Mr. Obama has not given up hope of progress on Capitol Hill, aides said, and has scheduled a session with Republican leaders on health care later this month. But in the aftermath of a special election in Massachusetts that cost Democrats unilateral control of the Senate, the White House is getting ready to act on its own in the face of partisan gridlock heading into the midterm campaign.
Already, Mr. Obama has had to reconcile his campaign-trail criticism of Mr. Bush for excessive use of so-called signing statements to bypass parts of legislation with his own use of such tactics. After a bipartisan furor in Congress last year, Mr. Obama stopped issuing such signing statements, but aides said last month that he still reserves the right to ignore sections of bills he considers unconstitutional if objections have been lodged previously by the executive branch.
So not only is the president seemingly intent on growing the size and power of the federal government in general, but he also appears to be moving to increase the specific power of the executive branch as well. There’s a reason the U.S. Constitution spends more words on defining the scope of Congress than it does the Presidency.
February 3, 2010
Here’s an interesting graphic from The Guardian showing the difference (mostly increases) between President Obama’s 2011 budget and President Bush’s last budget (2009) by area/department (click on the image for a larger version):
It doesn’t bode well for reducing the size of government.
November 15, 2009
Former President George W. Bush made headlines this past week by announcing the start of the George W. Bush Institute. Among the key points in his speech was that he believes he went against his basic free-market beliefs in setting up the TARP program toward the end of his presidency.
He said the following:
I believe in the power of free enterprise, which made the decision I faced last fall one of the most difficult of my presidency. I went against my free market instincts and approved a temporary government intervention to unfreeze the credit markets to that we could avoid a major global depression.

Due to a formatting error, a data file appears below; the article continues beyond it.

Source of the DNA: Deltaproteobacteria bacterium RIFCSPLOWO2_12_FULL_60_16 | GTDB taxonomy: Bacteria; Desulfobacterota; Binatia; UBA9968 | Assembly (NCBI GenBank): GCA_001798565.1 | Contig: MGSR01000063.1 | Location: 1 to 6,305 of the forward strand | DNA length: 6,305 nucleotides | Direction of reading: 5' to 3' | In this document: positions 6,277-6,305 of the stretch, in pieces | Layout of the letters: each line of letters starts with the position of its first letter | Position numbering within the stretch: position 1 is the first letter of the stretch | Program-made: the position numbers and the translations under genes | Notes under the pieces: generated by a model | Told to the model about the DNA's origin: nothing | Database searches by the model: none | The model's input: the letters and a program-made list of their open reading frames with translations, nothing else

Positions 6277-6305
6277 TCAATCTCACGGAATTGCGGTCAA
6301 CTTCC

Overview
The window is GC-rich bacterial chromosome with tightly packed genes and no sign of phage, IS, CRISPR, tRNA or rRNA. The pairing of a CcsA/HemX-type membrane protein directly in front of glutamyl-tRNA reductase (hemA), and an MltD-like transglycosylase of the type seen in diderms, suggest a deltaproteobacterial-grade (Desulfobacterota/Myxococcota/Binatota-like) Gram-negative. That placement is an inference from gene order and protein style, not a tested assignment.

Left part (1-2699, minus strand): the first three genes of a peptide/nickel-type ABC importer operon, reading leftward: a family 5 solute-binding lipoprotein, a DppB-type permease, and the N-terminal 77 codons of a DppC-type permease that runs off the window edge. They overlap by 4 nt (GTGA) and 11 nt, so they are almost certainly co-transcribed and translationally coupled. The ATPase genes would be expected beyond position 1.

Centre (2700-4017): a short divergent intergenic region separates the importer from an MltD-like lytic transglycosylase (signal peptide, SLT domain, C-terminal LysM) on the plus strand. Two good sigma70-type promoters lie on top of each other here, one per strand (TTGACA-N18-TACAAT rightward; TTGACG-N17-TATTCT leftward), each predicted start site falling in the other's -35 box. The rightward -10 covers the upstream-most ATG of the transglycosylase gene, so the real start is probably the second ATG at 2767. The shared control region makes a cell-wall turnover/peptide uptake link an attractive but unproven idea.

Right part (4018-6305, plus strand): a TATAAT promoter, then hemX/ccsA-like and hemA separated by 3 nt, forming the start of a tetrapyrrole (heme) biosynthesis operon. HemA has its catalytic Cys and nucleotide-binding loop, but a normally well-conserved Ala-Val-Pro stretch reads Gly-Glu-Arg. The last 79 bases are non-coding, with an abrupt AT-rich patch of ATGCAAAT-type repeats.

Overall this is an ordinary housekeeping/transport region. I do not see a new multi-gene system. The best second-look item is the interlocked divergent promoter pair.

He then argued that steps taken by the federal government since then have gone too far:
As the world recovers, we’re going to face the temptation to replace the risk and reward model of the private sector with the blunt instruments of government spending and control. History shows that the greater threat to prosperity is not too little government involvement but too much.
Here is a clip of that part of the speech:
His speech implies that, except for the $700 billion bailout program, his presidency stayed true to his free-market, anti-government beliefs. The real history is not so kind. Besides TARP, just some of the other deviations from those principles included the Medicare prescription-drug bill and “No Child Left Behind.” Both measures increased the federal government’s role in two important aspects of people’s lives: health care and education. Overall spending, a large part due to the two wars in Afghanistan and Iraq, went up during the eight Bush years.
Perhaps it was practical necessity that drove his administration to pursue such policies that went against what Bush claims are his instincts. Or maybe it was political maneuvering. Regardless of why he chose to deviate, the fact is that he did deviate well beyond just the TARP program.
If this is a true change of heart, great; better late than never. Too bad he didn’t make the change before he left office. Implementing these pro-government-intervention policies, particularly the Medicare expansion and TARP, only gave the Obama administration more cover in expanding the bailouts and wanting to expand the government’s role in health care.